1984 Never Sounded So Good

In Musicians on February 4, 2007 at 8:31 pm

I could care less about the game (and the commercials have been lame so far), but Prince‘s Super Bowl halftime performance was un-stinking-believable. Was “Purple Rain” as a closer not totally redeeming of the bad weather in Miami? I don’t mean to ooze, but oh my…

A Church for Everyone…Except for Me

In Calling, Church, Places & Spaces on February 3, 2007 at 11:37 am

As many of you know, I’m beginning the part-time/full-time job search for when we leave support in May. My tension here is trying to find a job that pays enough for our one-income family to live on (that is, eat and pay rent), while not having to work an excessive amount of hours in order to somehow stay full-time in seminary.

While I’ve not been at it too long (I don’t need a job until June), the prospects have been less than encouraging, both in terms of pay and opportunity. Honestly, I just don’t know how people live on minimum wage (or a little above), but I guess I’m on my way to finding out soon enough.

So, for kicks (and just to test the waters a bit), I applied for the role of “student ministries director” at a church (which will remain unnamed) here in town. While not my preference for reasons of possibly having to leave Memorial or to stop teaching at Wildwood (neither of which I want to do, and have communicated as much with my pastor and headmaster so they’re aware of my intentions), I figured it didn’t hurt to inquire.

What was the position? Overseeing the junior high, high school, and college ministries (approximately 200 students), something I’ve had ten years of similar experience doing at Eagle Lake, and written about (at least with regard to twenty-somethings) in TwentySomeone. While I tried not to think too arrogantly about it, I thought I might be a good candidate.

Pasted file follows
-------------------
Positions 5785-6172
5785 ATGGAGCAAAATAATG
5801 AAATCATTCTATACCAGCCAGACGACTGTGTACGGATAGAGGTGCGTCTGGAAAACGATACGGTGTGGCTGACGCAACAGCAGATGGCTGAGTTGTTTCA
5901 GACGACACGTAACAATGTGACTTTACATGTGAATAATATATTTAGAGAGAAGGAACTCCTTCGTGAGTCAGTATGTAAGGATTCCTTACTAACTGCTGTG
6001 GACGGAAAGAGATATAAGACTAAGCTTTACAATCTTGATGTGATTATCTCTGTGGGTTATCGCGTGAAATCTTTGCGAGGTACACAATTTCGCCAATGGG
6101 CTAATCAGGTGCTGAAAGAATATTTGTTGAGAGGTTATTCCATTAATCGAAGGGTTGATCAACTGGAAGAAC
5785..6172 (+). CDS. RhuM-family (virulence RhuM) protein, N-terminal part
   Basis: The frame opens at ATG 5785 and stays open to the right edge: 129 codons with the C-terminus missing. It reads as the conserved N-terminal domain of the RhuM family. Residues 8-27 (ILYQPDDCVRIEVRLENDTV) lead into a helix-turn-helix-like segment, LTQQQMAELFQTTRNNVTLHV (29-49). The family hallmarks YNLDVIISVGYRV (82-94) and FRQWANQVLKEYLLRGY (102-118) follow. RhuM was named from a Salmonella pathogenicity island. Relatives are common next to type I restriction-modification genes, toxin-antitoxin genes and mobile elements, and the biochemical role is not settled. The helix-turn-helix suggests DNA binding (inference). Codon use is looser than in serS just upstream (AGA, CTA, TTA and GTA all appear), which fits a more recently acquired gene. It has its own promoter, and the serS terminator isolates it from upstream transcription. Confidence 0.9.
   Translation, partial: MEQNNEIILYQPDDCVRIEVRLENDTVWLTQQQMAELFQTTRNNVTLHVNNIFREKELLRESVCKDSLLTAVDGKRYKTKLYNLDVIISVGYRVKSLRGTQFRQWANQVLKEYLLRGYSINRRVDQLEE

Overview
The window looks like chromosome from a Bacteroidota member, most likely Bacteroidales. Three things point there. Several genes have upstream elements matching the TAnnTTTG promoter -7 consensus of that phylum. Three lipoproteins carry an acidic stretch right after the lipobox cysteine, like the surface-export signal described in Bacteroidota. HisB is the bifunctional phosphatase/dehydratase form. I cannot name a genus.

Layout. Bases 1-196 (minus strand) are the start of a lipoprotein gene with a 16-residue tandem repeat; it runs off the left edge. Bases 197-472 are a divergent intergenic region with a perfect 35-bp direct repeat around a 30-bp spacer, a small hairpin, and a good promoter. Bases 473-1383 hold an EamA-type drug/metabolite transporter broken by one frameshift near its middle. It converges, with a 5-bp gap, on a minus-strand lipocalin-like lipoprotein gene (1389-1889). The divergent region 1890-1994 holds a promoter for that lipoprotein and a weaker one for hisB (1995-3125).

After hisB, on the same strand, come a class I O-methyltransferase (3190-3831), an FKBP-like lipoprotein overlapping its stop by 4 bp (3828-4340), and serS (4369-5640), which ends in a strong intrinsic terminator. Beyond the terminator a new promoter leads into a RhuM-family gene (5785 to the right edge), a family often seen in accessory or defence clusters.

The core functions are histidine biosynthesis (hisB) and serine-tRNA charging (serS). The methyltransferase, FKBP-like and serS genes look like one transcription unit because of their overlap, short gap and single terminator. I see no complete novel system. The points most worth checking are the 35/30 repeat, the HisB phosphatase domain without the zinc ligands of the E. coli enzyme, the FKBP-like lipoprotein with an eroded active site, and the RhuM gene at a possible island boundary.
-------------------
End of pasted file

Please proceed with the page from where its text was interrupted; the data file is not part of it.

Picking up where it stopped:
Earlier this week, I received a letter from the senior pastor of the church in response to the inquiry email/resume I sent him. At the top of the stationery was the church’s slogan: “…a church for everyone!” Here’s what it said:

“Thank you for taking the time to inquire about our Student Ministries Pastor position. It is obvious after considering your resume that you are passionate about making a difference in others’ lives. That is exciting!

It does seem, however, after carefully reviewing what appear to be your strengths, gifts, and ministry history, and evaluating these areas in light of what we’re seeking for this position, that we would not be a right ‘fit’ for each other. Thank you, though, for taking the time to prayerfully consider our staff position.”

Of course, this was the pastor’s prerogative and I’m sure he had his reasons (though I doubt very much they had to do with my “strengths, gifts, and ministry history” – I’m guessing denominational concerns were more the reason, and that’s fine). However, I did have to laugh at the irony of getting a rejection letter with the slogan “…a church for everyone!” at the top. It may be “a church for everyone,” but it’s apparently not for me.

Random ministry lesson #4,329: Give thought to the myriad of purposes the church stationery will serve before settling on some slogan too cheesy, happy, and shiny. (Actually – stationery or other – don’t settle on a cheesy, happy, shiny slogan at all.)